Sanjusangendo is the Hall of 1000 Buddhas. I was looking at one of the 28 guardians and then looked up and the sight of the row after row of Buddhas was just amazing. As we walked, I was able to read the history of each of the guardians and marvel at the way each Buddah was different—no duplication of arms or what they were holding. Pictures weren’t permitted inside (the photo below is from a pamphlet).
We had time before dinner, so Satoki drove us up to Mt Hiei. The views of Kyoto were gorgeous.
Dinner at an Okanawan Restaurant
Other than our beverages, Satoki did all of the ordering, which led to us trying things we might never have ordered and tried—pickled item, pigs ears, fried fish that was served with a coarse seasoning salt. Stan and Bethy particularly loved the pork that followed. Noodles—but I couldn’t seem to force myself to slurp. I ordered plum wine and somehow seemed to manage ordered it watered down. One way or another, I decided plum wine wasn’t my favorite and I soon switched to water. Everything else was delicious, though!
Our final adventure of the day was a boat trip to view cormorant fishing, which leashed cormorants, prompted by fire (which also allows them to see the fish), dive for fish. Since the birds are leashed and wearing collars, they aren’t able to swallow the fish and the fish are retrieved by the fisherman. Interestingly enough, the boat we were on had tatami mats, and everyone went barefoot/socked in the boat. Since we were sitting on the ground, that worked out well, since unlike every US boat I’ve been on, the seating was dry!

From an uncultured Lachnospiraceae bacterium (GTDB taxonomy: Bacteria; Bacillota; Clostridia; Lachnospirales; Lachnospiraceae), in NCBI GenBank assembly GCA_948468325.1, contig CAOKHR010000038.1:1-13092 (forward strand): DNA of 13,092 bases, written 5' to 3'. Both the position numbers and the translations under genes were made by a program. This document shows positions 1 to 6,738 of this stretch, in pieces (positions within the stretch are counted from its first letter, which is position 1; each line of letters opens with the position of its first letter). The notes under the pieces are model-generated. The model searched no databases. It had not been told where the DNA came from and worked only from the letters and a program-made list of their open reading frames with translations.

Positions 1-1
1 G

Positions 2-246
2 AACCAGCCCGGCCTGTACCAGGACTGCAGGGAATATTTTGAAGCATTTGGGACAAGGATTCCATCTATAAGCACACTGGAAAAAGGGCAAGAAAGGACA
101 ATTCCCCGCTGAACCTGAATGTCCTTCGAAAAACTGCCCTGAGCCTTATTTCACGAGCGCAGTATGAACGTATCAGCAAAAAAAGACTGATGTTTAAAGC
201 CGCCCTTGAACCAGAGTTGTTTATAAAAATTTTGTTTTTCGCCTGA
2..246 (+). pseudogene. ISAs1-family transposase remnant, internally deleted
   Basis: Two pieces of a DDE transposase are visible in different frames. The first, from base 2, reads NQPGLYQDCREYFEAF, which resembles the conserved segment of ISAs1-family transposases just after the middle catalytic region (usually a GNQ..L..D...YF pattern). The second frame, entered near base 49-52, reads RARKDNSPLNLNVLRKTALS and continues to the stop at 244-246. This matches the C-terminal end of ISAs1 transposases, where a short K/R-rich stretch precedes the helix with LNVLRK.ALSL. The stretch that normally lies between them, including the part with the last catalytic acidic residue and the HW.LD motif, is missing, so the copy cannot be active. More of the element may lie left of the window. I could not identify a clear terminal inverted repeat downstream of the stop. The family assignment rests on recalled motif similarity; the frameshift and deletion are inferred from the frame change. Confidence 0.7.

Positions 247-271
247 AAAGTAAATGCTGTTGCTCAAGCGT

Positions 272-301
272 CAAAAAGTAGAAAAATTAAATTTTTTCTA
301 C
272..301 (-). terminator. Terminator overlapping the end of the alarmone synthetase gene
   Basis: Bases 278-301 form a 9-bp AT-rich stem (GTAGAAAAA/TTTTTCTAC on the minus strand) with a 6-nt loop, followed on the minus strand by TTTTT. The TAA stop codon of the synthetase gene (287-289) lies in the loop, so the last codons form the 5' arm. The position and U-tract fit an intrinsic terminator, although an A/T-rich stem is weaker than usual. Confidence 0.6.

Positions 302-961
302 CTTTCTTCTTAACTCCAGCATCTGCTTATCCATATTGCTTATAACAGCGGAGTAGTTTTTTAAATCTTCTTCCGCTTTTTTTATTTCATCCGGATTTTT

At the end of the day, everyone was exhausted, but exhilarated. Even as she was fighting sleep, Jennica kept whispering “This is so cool.”
Unfortunately, we had a bit of adventure when we returned to the hotel. Somehow, the key to their room had left Jennica’s purse to stay in some place other than where we were. Fortunately, the hotel staff let the girls into their room. In the morning Satoki came to our rescue—the key had been left on the seat of his car and he dropped it off at the hotel in the morning.
The day with Satoki will always be very special to us—he gave so generously of his time translating skills, and practical organization that it was just a perfect day in Kyoto for us!